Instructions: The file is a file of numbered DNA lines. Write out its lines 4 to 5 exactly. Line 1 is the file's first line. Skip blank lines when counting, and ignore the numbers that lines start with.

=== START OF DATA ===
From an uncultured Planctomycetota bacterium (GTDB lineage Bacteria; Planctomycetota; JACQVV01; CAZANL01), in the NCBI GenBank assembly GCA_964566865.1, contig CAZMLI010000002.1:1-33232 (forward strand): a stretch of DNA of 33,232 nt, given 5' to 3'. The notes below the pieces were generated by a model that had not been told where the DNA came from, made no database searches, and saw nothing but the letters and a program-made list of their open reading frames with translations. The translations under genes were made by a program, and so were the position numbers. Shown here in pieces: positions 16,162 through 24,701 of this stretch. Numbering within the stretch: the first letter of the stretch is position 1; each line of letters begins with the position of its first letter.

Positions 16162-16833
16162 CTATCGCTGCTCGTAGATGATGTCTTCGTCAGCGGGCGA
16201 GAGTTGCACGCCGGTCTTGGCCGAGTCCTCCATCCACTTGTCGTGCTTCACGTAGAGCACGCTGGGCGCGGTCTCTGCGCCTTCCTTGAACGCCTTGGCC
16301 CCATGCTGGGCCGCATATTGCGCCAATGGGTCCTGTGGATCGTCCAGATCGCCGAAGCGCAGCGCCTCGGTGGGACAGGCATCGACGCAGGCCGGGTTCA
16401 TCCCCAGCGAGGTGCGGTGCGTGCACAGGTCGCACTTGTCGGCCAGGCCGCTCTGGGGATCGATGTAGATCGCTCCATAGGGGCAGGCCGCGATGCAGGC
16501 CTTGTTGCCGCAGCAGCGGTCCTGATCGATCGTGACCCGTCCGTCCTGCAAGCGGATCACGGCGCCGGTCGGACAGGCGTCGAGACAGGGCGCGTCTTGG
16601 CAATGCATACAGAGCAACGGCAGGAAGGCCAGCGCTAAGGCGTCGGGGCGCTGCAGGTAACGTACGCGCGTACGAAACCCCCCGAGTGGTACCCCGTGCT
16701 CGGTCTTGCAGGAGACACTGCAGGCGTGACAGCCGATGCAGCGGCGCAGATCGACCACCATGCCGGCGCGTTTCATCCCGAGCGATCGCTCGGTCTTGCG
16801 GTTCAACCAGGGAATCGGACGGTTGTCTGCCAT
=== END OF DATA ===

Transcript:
16201 GAGTTGCACGCCGGTCTTGGCCGAGTCCTCCATCCACTTGTCGTGCTTCACGTAGAGCACGCTGGGCGCGGTCTCTGCGCCTTCCTTGAACGCCTTGGCC
16301 CCATGCTGGGCCGCATATTGCGCCAATGGGTCCTGTGGATCGTCCAGATCGCCGAAGCGCAGCGCCTCGGTGGGACAGGCATCGACGCAGGCCGGGTTCA